Snap-fit joints are one of the cheapest and fastest connectors available. However, due to geometrical complexity of the joints and the limitations of injection molding, they are used almost exclusively in large-scale manufactured products. Additive manufacturing offers the possibility to create end-user products in small and medium numbers with almost unlimited design complexity. This clears the way for new solutions using snap-fit joints to be explored. In this contribution, the existing design guidelines for snap-fit joints are challenged with the design potentials of additive manufacturing. The general working principles of snap-fit joints prove to be simple, clear, and safe independent of the manufacturing process. While the principles remain unchanged, the advantages of additive manufacturing are utilized to improve the integration in the product and the user handling. By applying the design restrictions of the additive manufacturing processes Fused Deposition Modeling (FDM) and Selective Laser Sintering (SLS) the existing guidelines are extended for new manufacturing processes. To demonstrate the new concepts and the capabilities of additive manufactured snap-fit joints a showcase is conceptualized, designed in detail and produced using Fused Deposition Modeling and Selective Laser Sintering. A lid of a container, similar to a jar, is designed as an integrated single component. Aspects of haptics and usability are integrated, resulting in a lid that can easily be assembled and disassembled using one hand only. The design features springs and snap-fit joints adapted to the advantages and limitations of additive manufacturing.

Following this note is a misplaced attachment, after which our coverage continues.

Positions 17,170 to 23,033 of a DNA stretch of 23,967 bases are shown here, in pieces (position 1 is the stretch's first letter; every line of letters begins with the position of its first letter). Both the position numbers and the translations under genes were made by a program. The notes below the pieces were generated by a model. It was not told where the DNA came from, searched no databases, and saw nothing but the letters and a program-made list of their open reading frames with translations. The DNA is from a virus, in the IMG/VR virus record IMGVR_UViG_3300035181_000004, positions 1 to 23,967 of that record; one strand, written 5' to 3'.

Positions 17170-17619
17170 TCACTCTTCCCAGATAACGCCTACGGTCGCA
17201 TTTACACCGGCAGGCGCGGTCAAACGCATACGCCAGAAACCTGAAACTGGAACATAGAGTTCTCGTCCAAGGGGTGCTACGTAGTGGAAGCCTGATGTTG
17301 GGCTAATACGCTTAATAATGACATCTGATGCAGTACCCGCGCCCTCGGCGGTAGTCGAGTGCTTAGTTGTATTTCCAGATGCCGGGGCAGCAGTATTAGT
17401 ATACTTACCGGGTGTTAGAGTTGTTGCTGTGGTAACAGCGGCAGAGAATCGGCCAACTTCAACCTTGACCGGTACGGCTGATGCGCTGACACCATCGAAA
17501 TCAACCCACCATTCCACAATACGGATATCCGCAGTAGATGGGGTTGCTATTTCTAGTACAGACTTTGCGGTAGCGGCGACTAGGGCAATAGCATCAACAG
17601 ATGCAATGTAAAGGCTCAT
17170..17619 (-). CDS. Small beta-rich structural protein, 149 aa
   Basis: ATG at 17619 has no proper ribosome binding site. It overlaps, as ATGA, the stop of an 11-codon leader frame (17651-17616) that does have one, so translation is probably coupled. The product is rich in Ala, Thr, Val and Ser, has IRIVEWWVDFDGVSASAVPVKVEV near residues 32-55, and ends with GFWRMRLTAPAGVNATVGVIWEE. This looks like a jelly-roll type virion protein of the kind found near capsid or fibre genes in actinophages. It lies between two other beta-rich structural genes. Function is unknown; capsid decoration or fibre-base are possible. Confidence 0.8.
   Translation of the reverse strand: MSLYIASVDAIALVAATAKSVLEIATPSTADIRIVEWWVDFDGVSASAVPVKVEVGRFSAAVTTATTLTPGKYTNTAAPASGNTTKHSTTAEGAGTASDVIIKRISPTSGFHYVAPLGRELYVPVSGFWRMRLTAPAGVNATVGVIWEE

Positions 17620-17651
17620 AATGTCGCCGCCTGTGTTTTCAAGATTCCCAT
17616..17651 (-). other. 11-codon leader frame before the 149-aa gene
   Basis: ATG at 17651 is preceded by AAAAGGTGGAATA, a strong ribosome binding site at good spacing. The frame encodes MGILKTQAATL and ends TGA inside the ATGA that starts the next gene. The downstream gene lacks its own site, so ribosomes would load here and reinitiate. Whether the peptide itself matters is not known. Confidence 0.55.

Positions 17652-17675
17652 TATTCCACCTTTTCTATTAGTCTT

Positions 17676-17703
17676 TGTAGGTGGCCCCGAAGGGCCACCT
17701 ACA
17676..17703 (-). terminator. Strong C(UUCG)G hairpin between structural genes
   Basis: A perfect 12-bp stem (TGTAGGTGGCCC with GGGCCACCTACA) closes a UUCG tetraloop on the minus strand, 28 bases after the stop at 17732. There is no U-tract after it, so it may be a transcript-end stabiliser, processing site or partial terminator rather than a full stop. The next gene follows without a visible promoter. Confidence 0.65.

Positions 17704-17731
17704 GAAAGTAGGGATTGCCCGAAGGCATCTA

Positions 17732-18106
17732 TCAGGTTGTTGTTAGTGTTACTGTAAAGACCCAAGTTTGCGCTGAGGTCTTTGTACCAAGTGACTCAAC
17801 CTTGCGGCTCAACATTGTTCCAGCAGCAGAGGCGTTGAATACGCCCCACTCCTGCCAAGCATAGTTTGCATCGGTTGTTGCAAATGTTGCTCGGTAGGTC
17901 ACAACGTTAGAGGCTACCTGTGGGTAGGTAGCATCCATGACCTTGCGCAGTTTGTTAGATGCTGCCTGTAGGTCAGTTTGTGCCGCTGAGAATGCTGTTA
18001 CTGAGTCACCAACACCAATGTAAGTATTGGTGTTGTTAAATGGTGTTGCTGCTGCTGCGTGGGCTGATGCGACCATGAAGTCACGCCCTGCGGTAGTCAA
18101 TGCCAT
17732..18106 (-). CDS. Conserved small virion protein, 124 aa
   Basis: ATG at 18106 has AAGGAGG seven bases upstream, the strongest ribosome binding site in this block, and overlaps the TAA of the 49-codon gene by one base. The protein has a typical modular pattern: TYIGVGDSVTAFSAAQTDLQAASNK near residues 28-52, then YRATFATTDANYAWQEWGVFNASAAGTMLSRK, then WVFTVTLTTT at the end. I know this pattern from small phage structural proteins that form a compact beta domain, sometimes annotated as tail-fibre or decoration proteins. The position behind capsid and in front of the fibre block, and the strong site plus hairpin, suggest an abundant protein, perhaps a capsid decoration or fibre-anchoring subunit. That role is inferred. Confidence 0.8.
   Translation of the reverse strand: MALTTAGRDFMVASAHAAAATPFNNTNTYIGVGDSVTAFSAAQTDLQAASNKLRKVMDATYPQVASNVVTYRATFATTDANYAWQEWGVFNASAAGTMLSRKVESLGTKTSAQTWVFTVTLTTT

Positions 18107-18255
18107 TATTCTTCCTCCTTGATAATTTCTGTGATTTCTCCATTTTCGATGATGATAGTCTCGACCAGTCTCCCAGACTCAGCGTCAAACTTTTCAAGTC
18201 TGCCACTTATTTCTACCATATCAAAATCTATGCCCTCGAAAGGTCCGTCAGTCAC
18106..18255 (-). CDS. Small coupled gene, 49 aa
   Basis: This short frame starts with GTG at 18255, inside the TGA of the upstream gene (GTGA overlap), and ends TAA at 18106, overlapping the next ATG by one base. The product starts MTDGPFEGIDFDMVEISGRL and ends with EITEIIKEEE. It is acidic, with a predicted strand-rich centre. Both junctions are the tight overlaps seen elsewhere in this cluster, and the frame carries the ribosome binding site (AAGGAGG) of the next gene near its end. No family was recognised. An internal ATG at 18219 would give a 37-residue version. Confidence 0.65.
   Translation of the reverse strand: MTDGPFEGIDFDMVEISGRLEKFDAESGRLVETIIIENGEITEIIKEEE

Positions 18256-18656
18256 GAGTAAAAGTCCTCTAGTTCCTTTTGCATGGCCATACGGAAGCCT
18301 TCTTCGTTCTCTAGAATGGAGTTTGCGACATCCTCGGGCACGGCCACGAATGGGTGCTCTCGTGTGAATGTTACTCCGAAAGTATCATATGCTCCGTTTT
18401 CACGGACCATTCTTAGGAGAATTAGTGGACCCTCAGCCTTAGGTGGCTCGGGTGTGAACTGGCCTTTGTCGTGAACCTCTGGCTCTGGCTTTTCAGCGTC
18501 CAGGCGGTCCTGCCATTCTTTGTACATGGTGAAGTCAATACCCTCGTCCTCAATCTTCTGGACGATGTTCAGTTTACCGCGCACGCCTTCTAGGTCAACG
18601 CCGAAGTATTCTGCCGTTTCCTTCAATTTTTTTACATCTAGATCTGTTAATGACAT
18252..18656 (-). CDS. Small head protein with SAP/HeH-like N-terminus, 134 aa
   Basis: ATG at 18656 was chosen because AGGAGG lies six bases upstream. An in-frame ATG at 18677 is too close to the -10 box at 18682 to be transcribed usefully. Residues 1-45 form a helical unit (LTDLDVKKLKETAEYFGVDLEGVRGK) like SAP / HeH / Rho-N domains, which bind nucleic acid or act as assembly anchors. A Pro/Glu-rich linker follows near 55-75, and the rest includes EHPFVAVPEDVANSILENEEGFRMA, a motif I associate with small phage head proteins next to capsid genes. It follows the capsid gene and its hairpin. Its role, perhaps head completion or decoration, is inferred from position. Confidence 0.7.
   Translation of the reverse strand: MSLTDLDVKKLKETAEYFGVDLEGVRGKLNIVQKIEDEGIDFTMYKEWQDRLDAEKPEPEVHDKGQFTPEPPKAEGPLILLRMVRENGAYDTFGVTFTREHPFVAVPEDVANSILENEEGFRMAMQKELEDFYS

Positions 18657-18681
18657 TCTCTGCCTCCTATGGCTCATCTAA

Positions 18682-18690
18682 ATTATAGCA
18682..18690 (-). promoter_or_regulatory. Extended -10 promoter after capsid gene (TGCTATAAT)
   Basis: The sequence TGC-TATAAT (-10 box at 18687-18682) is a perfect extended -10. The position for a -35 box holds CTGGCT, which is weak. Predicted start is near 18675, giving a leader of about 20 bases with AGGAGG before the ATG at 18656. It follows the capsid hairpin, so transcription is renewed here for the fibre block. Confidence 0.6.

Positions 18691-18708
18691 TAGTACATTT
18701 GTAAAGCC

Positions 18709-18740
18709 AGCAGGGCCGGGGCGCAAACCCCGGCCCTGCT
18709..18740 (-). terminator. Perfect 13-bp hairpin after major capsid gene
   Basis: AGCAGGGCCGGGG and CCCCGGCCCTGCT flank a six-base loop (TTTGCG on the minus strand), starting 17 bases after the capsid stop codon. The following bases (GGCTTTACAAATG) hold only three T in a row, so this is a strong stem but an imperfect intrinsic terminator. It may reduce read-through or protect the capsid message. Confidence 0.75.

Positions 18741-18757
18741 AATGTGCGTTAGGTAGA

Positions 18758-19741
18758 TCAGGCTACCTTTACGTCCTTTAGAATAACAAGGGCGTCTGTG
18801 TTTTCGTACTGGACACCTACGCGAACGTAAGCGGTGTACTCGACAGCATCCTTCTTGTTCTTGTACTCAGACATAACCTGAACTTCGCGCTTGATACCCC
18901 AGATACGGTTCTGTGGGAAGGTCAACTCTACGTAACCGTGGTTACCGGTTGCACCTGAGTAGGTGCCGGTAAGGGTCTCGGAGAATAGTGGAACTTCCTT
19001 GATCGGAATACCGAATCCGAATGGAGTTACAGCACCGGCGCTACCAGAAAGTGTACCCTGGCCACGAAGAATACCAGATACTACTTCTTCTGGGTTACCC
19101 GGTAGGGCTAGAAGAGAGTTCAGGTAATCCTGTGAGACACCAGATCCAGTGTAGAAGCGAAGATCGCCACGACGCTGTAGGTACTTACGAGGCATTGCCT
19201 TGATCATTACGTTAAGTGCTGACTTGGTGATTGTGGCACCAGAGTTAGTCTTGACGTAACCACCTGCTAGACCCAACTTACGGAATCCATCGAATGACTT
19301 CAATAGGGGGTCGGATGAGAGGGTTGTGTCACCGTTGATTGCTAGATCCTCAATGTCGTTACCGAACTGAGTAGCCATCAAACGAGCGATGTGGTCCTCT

Klahn, C., Singer, D., & Meboldt, M. (2016). Design Guidelines for Additive Manufactured Snap-Fit Joints. In Procedia CIRP (Vol. 50, pp. 264–269). Elsevier B.V. https://doi.org/10.1016/j.procir.2016.04.130